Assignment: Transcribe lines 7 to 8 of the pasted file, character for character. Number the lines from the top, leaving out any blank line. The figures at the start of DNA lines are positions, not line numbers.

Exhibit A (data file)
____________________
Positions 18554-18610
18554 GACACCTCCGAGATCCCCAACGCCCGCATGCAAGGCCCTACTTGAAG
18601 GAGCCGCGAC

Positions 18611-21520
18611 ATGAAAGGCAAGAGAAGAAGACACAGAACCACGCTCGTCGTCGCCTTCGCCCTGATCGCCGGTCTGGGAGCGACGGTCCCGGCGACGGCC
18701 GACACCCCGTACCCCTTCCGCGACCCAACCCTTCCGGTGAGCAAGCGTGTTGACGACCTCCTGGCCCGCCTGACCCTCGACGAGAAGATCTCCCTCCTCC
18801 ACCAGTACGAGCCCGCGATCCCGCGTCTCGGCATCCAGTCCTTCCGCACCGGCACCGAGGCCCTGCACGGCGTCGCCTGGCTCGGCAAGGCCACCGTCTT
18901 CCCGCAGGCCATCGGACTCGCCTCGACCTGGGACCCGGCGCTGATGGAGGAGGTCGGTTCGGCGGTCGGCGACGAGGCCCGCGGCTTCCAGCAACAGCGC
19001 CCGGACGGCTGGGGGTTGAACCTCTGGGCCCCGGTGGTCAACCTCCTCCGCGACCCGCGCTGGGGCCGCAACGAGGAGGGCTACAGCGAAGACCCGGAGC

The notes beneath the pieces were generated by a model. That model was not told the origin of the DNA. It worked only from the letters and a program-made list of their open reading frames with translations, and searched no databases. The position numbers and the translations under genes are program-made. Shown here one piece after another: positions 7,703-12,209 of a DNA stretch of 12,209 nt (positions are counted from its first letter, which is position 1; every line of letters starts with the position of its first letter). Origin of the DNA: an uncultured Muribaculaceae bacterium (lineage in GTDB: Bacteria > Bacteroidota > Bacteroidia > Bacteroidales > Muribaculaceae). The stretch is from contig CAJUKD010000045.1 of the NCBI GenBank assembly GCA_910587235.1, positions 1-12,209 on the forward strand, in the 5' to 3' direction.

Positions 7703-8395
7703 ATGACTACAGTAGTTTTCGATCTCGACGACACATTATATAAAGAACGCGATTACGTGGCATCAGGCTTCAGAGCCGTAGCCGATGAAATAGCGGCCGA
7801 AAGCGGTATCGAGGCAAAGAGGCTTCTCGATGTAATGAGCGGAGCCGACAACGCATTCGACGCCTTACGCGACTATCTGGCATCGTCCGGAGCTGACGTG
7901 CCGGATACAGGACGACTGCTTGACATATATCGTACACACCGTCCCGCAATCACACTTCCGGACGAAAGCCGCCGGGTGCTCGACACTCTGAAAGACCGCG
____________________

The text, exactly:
18801 ACCAGTACGAGCCCGCGATCCCGCGTCTCGGCATCCAGTCCTTCCGCACCGGCACCGAGGCCCTGCACGGCGTCGCCTGGCTCGGCAAGGCCACCGTCTT
18901 CCCGCAGGCCATCGGACTCGCCTCGACCTGGGACCCGGCGCTGATGGAGGAGGTCGGTTCGGCGGTCGGCGACGAGGCCCGCGGCTTCCAGCAACAGCGC